Norwich-born Benedict Arnold was a lauded major general in the Continental army during the American Revolution before he switched sides and joined the British army in September 1780. Almost a year later, on September 6, 1781, Arnold led British troops in burning New London—destroying more than 140 homes, shops, warehouses, and other buildings.
After betraying the Continental army, Arnold’s name became synonymous with a traitor. On September 30, 1780—days after Arnold jumped ship—Philadelphia held a parade through the streets that included an effigy of a two-faced Benedict Arnold with the Devil shaking money in his ear. After the crowd “[expressed] their abhorrence of the Treason and the Traitor,” the colonists burned the effigy and wagon. Many other cities, such as Boston and Newport, created their own burning of Benedict Arnold traditions—each one with its own interpretation. Having literally been burned by Benedict Arnold, New London started its event sometime after the American Revolution. Around the country, the practice died out sometime around the Civil War.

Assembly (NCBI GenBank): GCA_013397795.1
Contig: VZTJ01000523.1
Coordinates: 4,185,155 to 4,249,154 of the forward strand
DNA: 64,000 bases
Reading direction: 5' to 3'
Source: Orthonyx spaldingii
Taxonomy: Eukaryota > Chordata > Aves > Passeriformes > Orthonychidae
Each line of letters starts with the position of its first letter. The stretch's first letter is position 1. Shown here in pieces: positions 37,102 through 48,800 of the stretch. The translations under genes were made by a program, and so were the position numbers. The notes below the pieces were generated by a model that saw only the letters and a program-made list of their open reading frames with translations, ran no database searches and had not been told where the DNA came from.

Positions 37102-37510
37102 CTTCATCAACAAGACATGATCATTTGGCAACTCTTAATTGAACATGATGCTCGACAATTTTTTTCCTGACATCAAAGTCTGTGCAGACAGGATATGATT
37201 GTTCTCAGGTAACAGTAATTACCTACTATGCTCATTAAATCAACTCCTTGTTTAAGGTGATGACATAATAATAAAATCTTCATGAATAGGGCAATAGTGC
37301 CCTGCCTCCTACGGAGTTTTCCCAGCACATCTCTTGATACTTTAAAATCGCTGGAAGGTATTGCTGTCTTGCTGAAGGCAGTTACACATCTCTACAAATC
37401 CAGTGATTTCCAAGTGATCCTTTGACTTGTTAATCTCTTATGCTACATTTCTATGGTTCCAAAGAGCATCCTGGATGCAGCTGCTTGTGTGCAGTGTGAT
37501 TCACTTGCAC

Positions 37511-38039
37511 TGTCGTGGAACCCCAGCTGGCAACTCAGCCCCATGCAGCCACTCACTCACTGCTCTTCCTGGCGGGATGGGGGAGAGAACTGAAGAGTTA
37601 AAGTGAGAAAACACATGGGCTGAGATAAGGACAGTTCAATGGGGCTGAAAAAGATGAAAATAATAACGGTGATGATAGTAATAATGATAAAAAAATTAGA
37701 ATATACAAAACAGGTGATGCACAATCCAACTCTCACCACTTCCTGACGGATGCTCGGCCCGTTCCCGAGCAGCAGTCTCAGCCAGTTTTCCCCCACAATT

New London’s Flock Theatre, however, revived the local tradition in 2013. Part historical reenactment, part street theater, the theatre worked with the New London County Historical Society to find historical evidence of the event. While there are no historical images of the burning of Benedict Arnold in New London, organizers based their performance off the 1780 etching from Philadelphia. On a weekend around September 6 every year, “The March of the Traitor” parades down Bank Street to burn the effigy on New London’s waterfront. To pay tribute to a detail in the historic event, they cut off the effigy’s leg to deliver to Norwich—an homage to Arnold’s injured leg when he was still fighting for the Continental army.